Freshwater Pearls

Freshwater Pearls

Freshwater Pearls

The Freshwater Story

Pearls have been tied to Chinese history for thousands of years and were reserved for royalty. China is now the premier producer of freshwater pearls as well as a leading consumer. The pearl industry in China began to takeoff in the 1990s as more farmers began to culture a cheaper alternative to Japanese Akoya Pearls. Freshwater pearls are similar to their Japanese counterpart, but are a fraction of the cost. Freshwater pearls usually lack the amazing luster of akoya pearls and are less round, but have steadily increased in quality overtime as the demand for high quality gems grows. You can also learn what gives these gorgeous pearls value and how we grade freshwater pearls.

Where They come from

Freshwater Pearl Mussel

Over 95% of freshwater pearls produced in the world today derrive from China. There are numerous cities throughout China that produce pearls, but none bigger than Zhuji.

Freshwater pearls are grow in mussels rather than oysters, unlike its sea water counterparts. The mussel specie is known as Hyriopsis Cumingi, or sometimes called the triangle shell. They are capabable or producing over 30 pearls at one time. However, producing fewer pearls at a time results in higher quality pearls with better lusters. Freshwater pearls are cultured by implanting mantle tissue from a donor mussel. Freshwater pearls; however, do not require a bead to be implanted as saltwater pearls require. This results in Freshwater pearls containing only nacre. After 2 or more years the mussels will finally be opened and a pearl will be revealed.

Freshwater pearls are often much more affordable due to lower labor costs, the ability to produce the multiple pearls at a time, and the overall luster not quite acheiving the same levels as sea pearls

Size and Colors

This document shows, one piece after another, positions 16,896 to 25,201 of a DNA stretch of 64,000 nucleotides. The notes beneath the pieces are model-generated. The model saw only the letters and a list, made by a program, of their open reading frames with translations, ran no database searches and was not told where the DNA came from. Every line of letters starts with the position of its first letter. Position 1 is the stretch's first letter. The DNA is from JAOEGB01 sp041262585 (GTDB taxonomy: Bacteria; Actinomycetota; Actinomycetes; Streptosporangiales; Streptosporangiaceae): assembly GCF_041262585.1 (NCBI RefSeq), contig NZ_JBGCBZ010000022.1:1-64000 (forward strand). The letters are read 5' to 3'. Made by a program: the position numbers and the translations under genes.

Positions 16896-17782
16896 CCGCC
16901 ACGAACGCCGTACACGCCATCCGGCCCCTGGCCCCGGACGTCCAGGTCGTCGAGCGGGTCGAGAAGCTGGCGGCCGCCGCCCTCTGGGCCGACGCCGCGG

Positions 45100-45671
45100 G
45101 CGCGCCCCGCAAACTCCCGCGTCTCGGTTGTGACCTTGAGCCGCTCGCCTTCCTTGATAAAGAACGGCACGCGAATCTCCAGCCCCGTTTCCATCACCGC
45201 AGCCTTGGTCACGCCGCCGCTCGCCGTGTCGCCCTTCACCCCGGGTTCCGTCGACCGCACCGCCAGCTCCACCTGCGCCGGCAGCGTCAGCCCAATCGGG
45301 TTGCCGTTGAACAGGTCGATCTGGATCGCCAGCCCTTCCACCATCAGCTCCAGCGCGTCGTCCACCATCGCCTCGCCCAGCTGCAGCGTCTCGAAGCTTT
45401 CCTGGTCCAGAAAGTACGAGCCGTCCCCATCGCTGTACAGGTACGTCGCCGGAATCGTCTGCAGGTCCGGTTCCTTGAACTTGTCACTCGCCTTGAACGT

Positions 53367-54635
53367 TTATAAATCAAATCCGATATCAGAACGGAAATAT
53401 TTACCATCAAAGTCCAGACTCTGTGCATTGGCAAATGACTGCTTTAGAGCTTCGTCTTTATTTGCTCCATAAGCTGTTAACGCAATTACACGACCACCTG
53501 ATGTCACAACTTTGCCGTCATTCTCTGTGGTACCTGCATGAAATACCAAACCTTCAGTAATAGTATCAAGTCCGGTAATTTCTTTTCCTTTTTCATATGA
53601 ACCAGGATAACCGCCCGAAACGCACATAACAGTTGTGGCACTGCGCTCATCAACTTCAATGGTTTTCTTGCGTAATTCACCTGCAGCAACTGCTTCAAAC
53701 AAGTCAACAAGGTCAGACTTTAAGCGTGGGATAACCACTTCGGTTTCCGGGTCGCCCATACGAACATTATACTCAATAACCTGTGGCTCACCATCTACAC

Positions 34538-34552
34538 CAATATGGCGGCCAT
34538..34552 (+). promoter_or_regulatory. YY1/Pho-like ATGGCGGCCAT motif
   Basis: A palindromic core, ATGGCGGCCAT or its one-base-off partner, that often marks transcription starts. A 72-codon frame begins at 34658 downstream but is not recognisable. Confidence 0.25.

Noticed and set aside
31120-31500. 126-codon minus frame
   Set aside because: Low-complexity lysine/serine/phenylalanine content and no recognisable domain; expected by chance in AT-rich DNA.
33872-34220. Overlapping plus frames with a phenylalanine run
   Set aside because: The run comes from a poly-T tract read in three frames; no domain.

Freshwater pearls come in a large array of sizes. colors, and shapes. Sizes range from 2mm to 12mm for basic freshwater pearls and can be as large as 16mm when nucleated with a bead,

Freshwater pearls come in a large array of colors, white being the most popular: White, Cream, Peach, Pink, and Purple

Freshwater pearls also come in unqiue metallic colors which are extremely rare and extremely beautiful, such as: Metallic White, Champagne, Pink, Watermelon, Blue/Green, Purple.

These unique colors are usually combined with a secondary color called a color modifier or overtone. The common overtones for white pearls are pink and green. In very rare occasions freshwater pearls will display both pink and green overtones. This is normally a characteristic only Akoya Pearls have.

Freshwater Pearl Colors

Freshwater vs Edison Pearls

Whats the difference between Freshwater and Edison?

Edison pearls are freshwater pearls cultured with techniques similar to sea water pearls. The results are amazing colors and razor sharp luster. Similar colors can be found in metallic freshwater pearls, but are extremely rare.

Edison pearls tend to be larger than freshwater pearls, usually ranging from 10mm to 16mm. This allows the pearl sizes to compare to South Sea Pearls. Due to the rare colors, size and luster these pearls command prices similar to Tahitian Black Pearls and South Sea Pearls.

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